There seems to be a big disconnect here. SO says things are going to hell in a hand basket. The stock market goes up or maybe down a little. Radio reports now include pieces about the increasing number of foreclosures and the plight of struggling real estate agents. There are some reports of layoffs in the financial sector – mostly mortgage companies or the mortgage arm of other financial institutions. Massive bailouts, big-time borrowing from the Fed, German banks in trouble…

There seems to be a lot of interest in the Fed rate and what they ought to be doing – most of the published reports seem to think that the Fed rate should be lower. And there is a recognition that “they” – some folks associated with Wall Street are getting rich at the expense of working stiffs.

On the other hand, we just visited an upscale mall near us. Mostly young moms – pregnant with small kids driving fancy strollers and luxury SUVs. All had big shopping bags from local stores. If there is trouble brewing, either these ladies are oblivious or they are buying stuff now before the credit cards max out.

New cars for zero down. All of a sudden there are lots of ads for cars. Just like in 2000. That was big right before some bright light figured out that you could write a lot more mortgages and home equity loans if you priced them right with a little creative lending – option ARMs, negative amortization, no-documentation, …

So what does it all mean to me? How should I proceed from here? My primary concern is keeping what money we have. If we can make a bunch of money by being prudent and/or resourceful, that would be great.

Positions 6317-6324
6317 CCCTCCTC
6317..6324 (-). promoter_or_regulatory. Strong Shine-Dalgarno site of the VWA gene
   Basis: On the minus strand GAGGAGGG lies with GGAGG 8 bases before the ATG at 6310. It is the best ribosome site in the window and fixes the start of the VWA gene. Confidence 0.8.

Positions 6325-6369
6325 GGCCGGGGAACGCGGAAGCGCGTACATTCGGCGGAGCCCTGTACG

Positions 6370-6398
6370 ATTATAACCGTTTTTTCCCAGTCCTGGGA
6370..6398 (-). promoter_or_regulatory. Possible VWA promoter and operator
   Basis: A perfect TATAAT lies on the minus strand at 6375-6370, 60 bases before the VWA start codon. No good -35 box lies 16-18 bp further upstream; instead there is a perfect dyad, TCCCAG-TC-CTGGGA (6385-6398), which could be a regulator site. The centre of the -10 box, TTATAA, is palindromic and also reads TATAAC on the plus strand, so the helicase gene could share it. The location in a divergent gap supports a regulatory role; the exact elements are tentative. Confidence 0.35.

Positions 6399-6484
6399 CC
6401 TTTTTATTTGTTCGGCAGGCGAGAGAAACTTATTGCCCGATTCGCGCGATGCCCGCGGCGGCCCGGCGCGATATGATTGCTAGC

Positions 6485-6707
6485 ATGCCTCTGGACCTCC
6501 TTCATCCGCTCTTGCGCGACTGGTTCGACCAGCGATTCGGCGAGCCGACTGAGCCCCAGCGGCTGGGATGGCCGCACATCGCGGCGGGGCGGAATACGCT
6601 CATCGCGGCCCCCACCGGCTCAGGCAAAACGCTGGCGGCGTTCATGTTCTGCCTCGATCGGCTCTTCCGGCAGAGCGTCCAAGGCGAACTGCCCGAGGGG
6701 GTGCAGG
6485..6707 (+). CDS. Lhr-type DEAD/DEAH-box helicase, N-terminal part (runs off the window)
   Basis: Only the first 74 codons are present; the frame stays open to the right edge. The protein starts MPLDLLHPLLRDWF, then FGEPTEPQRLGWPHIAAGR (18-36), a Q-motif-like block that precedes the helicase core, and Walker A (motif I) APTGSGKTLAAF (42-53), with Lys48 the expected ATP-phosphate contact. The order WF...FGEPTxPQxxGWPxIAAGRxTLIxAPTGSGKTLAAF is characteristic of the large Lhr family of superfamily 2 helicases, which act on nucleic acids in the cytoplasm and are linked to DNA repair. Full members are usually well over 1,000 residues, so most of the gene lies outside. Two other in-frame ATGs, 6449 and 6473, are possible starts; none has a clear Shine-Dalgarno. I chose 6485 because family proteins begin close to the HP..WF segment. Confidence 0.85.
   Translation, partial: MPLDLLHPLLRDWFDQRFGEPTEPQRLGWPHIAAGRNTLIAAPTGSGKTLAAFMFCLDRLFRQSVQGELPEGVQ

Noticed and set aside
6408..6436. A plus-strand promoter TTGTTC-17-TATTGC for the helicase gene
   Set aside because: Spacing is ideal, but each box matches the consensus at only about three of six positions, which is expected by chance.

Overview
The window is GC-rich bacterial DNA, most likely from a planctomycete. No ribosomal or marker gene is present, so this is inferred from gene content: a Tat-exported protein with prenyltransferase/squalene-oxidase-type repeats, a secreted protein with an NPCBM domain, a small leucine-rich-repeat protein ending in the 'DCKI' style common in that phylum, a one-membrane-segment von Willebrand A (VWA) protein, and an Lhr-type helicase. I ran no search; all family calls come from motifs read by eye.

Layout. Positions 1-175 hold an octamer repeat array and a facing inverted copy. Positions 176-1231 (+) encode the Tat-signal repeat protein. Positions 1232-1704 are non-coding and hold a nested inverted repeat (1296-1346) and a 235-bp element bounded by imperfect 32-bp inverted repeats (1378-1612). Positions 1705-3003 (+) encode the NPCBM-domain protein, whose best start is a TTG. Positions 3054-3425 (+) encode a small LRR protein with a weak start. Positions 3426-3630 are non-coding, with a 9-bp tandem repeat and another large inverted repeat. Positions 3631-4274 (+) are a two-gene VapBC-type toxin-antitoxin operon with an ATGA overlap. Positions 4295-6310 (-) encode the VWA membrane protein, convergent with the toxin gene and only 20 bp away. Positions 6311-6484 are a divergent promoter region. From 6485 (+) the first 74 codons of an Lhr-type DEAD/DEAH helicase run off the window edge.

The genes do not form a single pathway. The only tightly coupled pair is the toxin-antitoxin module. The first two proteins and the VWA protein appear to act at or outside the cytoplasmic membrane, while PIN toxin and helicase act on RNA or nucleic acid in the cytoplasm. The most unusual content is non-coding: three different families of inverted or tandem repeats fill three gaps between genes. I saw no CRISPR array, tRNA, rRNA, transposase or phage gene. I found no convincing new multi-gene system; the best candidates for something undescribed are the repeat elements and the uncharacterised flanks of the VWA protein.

• cash, Treasuries – don’t earn much but even if the financial system goes off the rails, the money should still be there – available and accessible
  • equities – too much uncertainty how any of this will play out. Energy, metals, commodities will all be important long term, but they are likely to get caught in the downward spiral of valuations – the baby with the bath water
  • real estate, income property – another loooong term good idea, but not right now. Maybe later, a nice 6-plex in a good location, like Rosedale in Toronto, Chelsea or Kensington in London.

Some folks have way too much money – the excesses for the financial sector movers and shakers seems to be totally out of line with most of the rest of us. While I understand that it is in the best interests of all to allow some folks to get rich for this encourages creativity and initiative that are the hallmarks of the American way, it doesn’t seem that the current situation rewards those exhibiting characteristics traditionally associated with hard work and honesty.

I’m reading Popular Financial Delusions: Why the crowd is almost always wrong … A great financier’s observations on what men will believe – for money! by Robert L. Smitley, written in 1933. What is really scary is so many of his comments describe the situation today! People running banks, Wall Street investments and hedge funds who claim to know more than their clients so they should be trusted to take care of the money, when in fact, they actually don’t understand very much about finance and don’t really care because they personally are making vast fortunes participating in the great wash of money being moved around. Lots of authority, no responsibility for tons of personal gain.

I also heard an interview on NPR with Stephen Mihm, author of a new book – A Nation of Counterfeiters: Capitalists, Con Men, and the Making of the United States. There are always crooks and fraud in the financial system and the system probably runs better because of them. He talks about debt and money being handed out too freely. This is not new. The US economy was built on shady promises, shell games and trickery. No amount of denial or lawmaking will prevent their existence.

I get the sense that there is more I should be doing, more that I need to know – just don’t know what.